Nanozymes are man-made nanomaterials that can catalyse biological reactions and display similarities to biological enzymes. There are generally three types of nanozymes: metal-based nanozymes (e.g. Au, Pt, Co), metal oxides or metal sulfide nanozymes, and carbon-based nanozymes (e.g. fullerenes, graphene, carbon dots).
Most nanozymes currently mimic enzymes that catalyse redox reactions, as their rough surface structure is only able to perform the catalysis of relatively simple chemical reactions. The mechanism of their catalysis of redox reactions involve electron transfer between reactants and the nanozyme surface. Surface parameters like size, surface lattice structure and surface composition of nanozymes are likely to have the greatest effect on the catalytic activity of such nanozymes.
But why the interest in nanozymes? Well, nanozymes tend to be more stable over a wider range of conditions, have adjustable activity, and can perform more diverse functions compared to natural enzymes, which are highly selective.
At present, there are two main strategies being used for the improvement of nanozymes, both of which take inspiration from the enzymes of nature.
The first strategy is adding other species into the reaction mixture to enhance the catalytic activity of nanozymes, similar to how the addition of cofactors enhances the activity of biological enzymes. One category of such “cofactors” of nanozymes are metal ions. Certain metal ions like Hg(II) can stabilise the conformation of nanozymes, aid in the transfer of electrons, and reduce the electrostatic repulsion between reactants.
The second strategy is to create finer nanostructures, similar to the active centres of biological enzymes. The first approach to designing such biomimetic nanostructures is to coordinate amino acid residues to the surface of the nanozymes, in a way that is similar to the arrangement and coordination of amino acid residues to the metal centre of metal-containing biological enzymes (metalloenzymes). In biological metalloenzymes, the amino acids in the active sites form attractive interactions with the substrate, keeping the substrate in a specific orientation for reaction, thus being selective to only one substrate. Similarly, the coordination of such amino acid residues to nanozymes not only increases the catalytic activity of the nanozyme by stabilising the nanozyme structure, but also confers increased substrate selectivity.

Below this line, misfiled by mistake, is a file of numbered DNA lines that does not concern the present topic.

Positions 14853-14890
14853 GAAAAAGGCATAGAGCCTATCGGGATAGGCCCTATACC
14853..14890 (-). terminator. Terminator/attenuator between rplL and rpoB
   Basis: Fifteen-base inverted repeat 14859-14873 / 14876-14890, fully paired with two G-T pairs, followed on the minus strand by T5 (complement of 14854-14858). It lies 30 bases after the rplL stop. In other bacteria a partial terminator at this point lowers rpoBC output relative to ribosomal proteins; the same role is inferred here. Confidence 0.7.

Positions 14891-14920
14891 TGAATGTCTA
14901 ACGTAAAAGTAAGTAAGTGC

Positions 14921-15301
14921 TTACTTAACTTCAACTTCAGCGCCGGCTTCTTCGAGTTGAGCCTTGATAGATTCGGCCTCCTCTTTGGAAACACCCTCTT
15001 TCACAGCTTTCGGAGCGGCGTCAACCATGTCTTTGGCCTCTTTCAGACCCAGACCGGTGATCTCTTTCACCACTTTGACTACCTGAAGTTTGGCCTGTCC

The second approach to designing biomimetic nanozymes considers the fact that in biological metalloenzymes, the metal centre is often a single atom, thus being more efficient than nanozymes which tend to be clusters of metal atoms with only the surface atoms having catalytic properties. In biological metalloenzymes, the single metal atom is anchored within an organic structure by coordinate bonds. Therefore, chemists have synthesised synthetic single-atom nanozymes (SAzymes), where single metal atoms are anchored onto a nanostructure supporting framework.
Analytic techniques have shown impressive similarities in the structure of such SAzymes and biological metalloenzymes. While such SAzymes are still heterogeneous catalysts, they have similar advantages as homogeneous biological enzyme catalysts as the metal atoms in SAzymes are less hindered than in ordinary nanozymes.
An interesting piece of news reported by phys.org is the use of nanozymes as an antimicrobial agent. Such an application is definitely promising, given the problem of antibiotic resistant bacteria following prolonged use of chemical antibiotics. The cerium-oxide based nanozyme, coated with a polymer layer, is able to break down the cell membranes of several pathogenic bacteria. However, due to the fact that nanozymes are often less selective than biological enzymes, the designed nanozyme could potentially damage human cells as well, limiting its applications.
Zhang, R., Fan, K., & Yan, X. (2020). Nanozymes: Created by learning from nature. Science China Life Sciences. doi:10.1007/s11427-019-1570-7
Bangal, P. (2020, June 23). Nanomaterials used as broad-spectrum antimicrobial agents for first time. Retrieved July 02, 2020, from https://phys.org/news/2020-06-nanomaterials-broad-spectrum-antimicrobial-agents.html